In response, the government has set clear goals for the manufacturing sector and the ‘Make in India’ initiative to create 100 million new jobs by 2022. If this can be achieved, it would absorb a third of the 300 million people expected to join the labour market by 2040.
These goals however may prove to be highly aspirational. Between 2010 and 2014, India created 4 million manufacturing jobs. At that rate of growth, the sector would only produce 8 million more jobs by 2022 — far below the 100 million target.
India has a huge opportunity to shape its future, but first it must fix its skills gap. The country ranks 105th on the World Economic Forum’s Human Capital Index, behind all other BRICS countries (an acronym for some of the world’s fastest growing emerging economies: Brazil, Russia, India, China and South Africa) and even its South Asian neighbours Bangladesh and Bhutan.
The ongoing transformation in the sector presents a tremendous opportunity to rapidly educate its workforce on the skills it needs to compete. India can incorporate the requirements of future jobs into educational and vocational systems; to skill and reskill workers for new forms of technology and connect workers and certification programmes with regional, state, national and international markets. Armed with the correct skills India’s youth population and growing pool of workers can become India’s biggest advantage over its competitors.
Improvements to India’s basic infrastructure will also be critical to the long-term success of ‘Make in India’ India’s cost of logistics constitutes 13-14 percent of GDP, much higher than the average developed economy of 7-8 percent. This is largely due to over-dependence on road freight and poor connectivity between key industrial hubs.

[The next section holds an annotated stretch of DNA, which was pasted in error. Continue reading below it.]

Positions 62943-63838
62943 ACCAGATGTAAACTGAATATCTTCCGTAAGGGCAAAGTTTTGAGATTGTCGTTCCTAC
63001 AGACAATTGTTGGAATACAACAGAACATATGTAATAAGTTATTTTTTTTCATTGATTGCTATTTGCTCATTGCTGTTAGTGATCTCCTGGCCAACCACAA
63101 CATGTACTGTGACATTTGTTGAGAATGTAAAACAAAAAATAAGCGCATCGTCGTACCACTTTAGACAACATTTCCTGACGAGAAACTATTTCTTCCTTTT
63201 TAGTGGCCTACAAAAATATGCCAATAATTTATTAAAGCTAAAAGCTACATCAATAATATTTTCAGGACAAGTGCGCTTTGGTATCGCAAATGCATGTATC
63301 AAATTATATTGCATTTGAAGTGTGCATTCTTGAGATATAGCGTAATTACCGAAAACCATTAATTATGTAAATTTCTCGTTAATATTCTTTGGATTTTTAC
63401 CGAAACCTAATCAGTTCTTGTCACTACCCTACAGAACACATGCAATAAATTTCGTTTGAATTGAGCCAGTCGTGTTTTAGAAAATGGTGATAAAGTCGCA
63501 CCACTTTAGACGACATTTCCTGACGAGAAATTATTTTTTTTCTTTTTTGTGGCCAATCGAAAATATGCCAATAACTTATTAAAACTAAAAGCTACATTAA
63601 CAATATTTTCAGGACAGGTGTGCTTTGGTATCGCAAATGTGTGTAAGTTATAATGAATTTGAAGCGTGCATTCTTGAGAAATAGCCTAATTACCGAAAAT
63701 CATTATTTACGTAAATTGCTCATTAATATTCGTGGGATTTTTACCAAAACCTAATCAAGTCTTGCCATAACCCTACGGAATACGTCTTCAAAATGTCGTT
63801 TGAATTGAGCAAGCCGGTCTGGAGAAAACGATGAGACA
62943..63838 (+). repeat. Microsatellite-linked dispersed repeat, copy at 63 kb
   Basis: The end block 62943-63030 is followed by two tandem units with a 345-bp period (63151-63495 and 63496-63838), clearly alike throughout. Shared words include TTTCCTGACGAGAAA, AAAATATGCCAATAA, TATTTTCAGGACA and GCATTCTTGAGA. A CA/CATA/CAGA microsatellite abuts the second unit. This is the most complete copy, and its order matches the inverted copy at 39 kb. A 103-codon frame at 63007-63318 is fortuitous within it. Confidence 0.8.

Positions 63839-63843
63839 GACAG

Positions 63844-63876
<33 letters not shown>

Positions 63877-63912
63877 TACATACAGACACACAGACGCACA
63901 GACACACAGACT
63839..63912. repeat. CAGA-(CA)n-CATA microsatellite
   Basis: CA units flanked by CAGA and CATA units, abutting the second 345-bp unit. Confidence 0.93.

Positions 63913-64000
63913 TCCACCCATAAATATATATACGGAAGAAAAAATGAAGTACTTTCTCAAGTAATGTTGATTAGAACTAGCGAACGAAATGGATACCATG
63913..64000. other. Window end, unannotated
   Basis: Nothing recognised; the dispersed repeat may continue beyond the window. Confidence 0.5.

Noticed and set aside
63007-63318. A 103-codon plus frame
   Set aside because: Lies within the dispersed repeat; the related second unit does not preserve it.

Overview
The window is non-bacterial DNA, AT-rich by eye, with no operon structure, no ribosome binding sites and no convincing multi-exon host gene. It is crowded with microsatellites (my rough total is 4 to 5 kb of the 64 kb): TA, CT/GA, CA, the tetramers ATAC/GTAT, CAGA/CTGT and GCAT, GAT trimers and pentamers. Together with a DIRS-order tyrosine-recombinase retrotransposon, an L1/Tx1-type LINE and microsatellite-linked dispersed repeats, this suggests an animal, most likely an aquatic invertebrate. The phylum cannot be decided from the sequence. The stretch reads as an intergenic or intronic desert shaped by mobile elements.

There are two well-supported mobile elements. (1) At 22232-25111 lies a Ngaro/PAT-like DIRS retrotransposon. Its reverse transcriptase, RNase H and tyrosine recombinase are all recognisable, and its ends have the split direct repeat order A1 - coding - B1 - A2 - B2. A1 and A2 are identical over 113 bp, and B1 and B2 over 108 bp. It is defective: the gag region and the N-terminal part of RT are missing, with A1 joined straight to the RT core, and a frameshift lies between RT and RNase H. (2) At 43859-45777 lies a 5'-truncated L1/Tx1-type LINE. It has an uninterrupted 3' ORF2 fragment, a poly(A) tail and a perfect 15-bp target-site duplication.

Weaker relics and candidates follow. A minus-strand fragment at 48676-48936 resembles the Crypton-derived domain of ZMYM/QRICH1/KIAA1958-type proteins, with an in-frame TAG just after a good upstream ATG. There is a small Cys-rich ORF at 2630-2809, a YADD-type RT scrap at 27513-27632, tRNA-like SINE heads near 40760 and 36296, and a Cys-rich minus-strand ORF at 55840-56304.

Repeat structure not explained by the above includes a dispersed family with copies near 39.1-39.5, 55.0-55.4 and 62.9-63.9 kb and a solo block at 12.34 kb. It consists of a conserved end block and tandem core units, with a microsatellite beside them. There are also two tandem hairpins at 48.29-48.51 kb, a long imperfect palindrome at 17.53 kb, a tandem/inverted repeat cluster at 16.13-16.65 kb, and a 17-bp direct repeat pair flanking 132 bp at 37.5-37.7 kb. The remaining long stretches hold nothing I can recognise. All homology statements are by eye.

To date, Modi’s government has demonstrated that it understands this challenge. There are five major industrial corridors that are seeing tremendous investments in its infrastructure. Some of these projects, such as the Delhi-Mumbai Industrial Corridor, have attracted billions of dollars in foreign investment. This public-private partnership model can help boost productivity and improve India’s manufacturing sector even further.
This month, India will be hosting the World Economic Forum when the very underpinnings of global leadership in manufacturing are rapidly changing. It is clear that labour costs and arbitrage will not be the primary drivers of the sector for much longer. Policymakers need to determine how to catapult India to a leadership position in manufacturing, with a sector that incorporates both the traditional labour intensive manufacturing segments, as well as the new and fast growing segments that rely upon technology and automation to increase productivity.
India does not confront these issues alone. Every single country that has a large manufacturing sector is dealing with their own approach and solution to these structural changes. Our ongoing work with the World Economic Forum includes evaluations of many individual countries to assess their readiness to take advantage of modern technological advantages within their own industrial sectors.
For India, a ‘Make in India’ programme that is mindful of the future and accounts for the disruptive and technological changes on the horizon will help the country realise its dream of leading global manufacturing.
As a co-chair at the WEF India Economic Summit, I’m looking forward to discussing these challenges and opportunities with leaders in government and business. It is truly an exciting time to exchange ideas around how this great country’s economic ambitions can become a reality.
Johan Aurik is the managing partner and chairman of the board of AT Kearney. He is one of the six co-chairs at the WEF’s India Economic Summit 2016.
This is the first of a series of articles ahead of the India Economic Summit 2016, highlighting the opportunities and challenges India faces.
The views expressed here are those of the author’s and do not necessarily represent the views of BloombergQuint or its editorial team.